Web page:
For three weeks we’ve been living in and out of this van. I was not really sad when we gave it back – the roof leaked water, the lights didn’t work reliably and overall it was in rather poor shape. But it got us around. And at least we got a 200 Dollar refund when we gave it back and complained about it.
When I heard myself saying “It’s a great place, and only a five minutes drive to the next public shower…” it just sounded wrong. I don’t want to drive to my shower. I don’t want to get on shoes and warm clothes when I go to the bathroom in the morning. Or having to use the toaster for heating. I guess I am just not the camper type. Well, I still have to admit, this way of traveling gets you to some pretty nice/interesting places. Here’s a selection of my most memorable:
Found it with the Campermate App when we were looking for a place to stay on our way from Wellington to Napier. The app said it was free, but you needed a permit to stay. So we called the number the app gave us. The lady at the other side just recorded some basic infos like number plate, name and country of origin and told us we were good to go. When we came closer to our destination, we got some doubts about it – there were hardly any houses on the way, definitely more sheep than people. We arrived literally at the end of the road, right by the sea. There were a few houses around, and the campsite was just off the beach. But we were the only ones there. Just one other camper van was around, and he was about to leave. Just waived us goodbye, and we were on our own. Literally. Never had this before, we were used to pretty busy free campsites, where you had to arrive early to secure your spot. We remained to be the only ones the whole night. It was nice, the ocean’s waves you could hear in the background reminded me of Fiji. The next morning we woke up early and witnessed a beautiful sunrise over the sea. On the downside, we had to drive 90 kilometers to our shower in Napier.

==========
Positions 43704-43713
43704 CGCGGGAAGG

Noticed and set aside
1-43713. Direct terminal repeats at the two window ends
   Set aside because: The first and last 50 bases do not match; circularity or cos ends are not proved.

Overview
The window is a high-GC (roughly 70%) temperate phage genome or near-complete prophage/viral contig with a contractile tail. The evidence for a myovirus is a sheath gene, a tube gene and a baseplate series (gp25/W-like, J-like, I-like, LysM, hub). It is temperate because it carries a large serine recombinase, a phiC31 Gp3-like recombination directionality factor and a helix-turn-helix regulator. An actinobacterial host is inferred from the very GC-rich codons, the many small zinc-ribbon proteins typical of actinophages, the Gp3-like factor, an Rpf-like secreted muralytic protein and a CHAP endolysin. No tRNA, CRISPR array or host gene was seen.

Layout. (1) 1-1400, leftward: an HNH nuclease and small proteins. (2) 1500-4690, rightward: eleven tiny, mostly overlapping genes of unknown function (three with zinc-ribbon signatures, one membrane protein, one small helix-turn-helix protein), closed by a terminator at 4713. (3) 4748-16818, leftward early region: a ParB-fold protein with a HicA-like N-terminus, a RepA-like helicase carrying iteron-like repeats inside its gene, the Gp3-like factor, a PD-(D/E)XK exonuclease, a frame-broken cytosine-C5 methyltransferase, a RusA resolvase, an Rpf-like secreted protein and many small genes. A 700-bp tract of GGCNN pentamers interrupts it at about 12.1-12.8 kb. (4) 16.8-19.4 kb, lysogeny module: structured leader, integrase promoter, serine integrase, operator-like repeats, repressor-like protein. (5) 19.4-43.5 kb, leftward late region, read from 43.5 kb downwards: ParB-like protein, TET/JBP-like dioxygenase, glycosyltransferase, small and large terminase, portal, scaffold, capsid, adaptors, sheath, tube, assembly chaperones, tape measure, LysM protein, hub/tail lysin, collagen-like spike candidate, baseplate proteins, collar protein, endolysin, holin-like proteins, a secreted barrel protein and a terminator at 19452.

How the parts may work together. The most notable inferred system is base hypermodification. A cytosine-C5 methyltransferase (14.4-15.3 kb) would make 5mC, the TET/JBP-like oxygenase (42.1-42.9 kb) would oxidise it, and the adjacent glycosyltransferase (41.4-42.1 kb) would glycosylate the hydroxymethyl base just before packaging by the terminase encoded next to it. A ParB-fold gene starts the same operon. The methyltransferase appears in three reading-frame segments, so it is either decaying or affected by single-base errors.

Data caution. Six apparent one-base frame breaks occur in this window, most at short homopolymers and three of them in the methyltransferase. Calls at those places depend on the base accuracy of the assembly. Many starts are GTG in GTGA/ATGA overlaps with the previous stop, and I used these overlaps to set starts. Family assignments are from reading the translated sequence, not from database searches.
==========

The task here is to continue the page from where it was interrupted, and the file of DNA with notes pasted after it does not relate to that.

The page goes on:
Te Ngutu O Te Manu:
A free site close to Stratford, with a strange vibe. It’s basically a big meadow surrounded by trees. In the middle there is a white monument, a memorial for a battle some 150 years ago. Is it just me or is there something strange about putting a campsite on a former battlefield?
Not exactly free, but only 10 bucks per person and night, a bargain in Northland, near Waipu. We stayed two nights on this spacious site, again next to the beach. They had showers, but only cold ones, and no roofs. Which was annoying, since it started raining as soon as we finished showering. How are you supposed to dry? Still, it was a beautiful place, busy but not crowded.
We spent a total of three nights on this beautifully located spot in Taupo, two on our way south and one on the way back north. It’s right at the riverside, but still very close to the town center, so it’s probably the most convenient free campsite we’ve stayed on. It gets quite busy, but it’s also quite big, so you don’t have to be there too early to get a spot. Plus, you get to see a lot of nicely decorated vans.
Miranda Holiday Park:
We were running late and didn’t get a spot on the free site we found. So we drove further and found this Holiday park close to Miranda Hot Springs, which was certainly the most expensive one we stayed on (50 Dollars a night), but also the most luxurious (well, if you think there’s anything luxurious about camping anyway..). They had a big natural hot pool, very relaxing. All the facilities were spotlessly clean, there was a spacious kitchen, hot showers… In the end I was really glad the free site was full and we got here. Also, we finally met some people from New Zealand, which seemed to be an exception on most other campsites – there’s usually a 75 percent chance your neighbors are German, too. Nowhere else have we met so many travelers from Germany.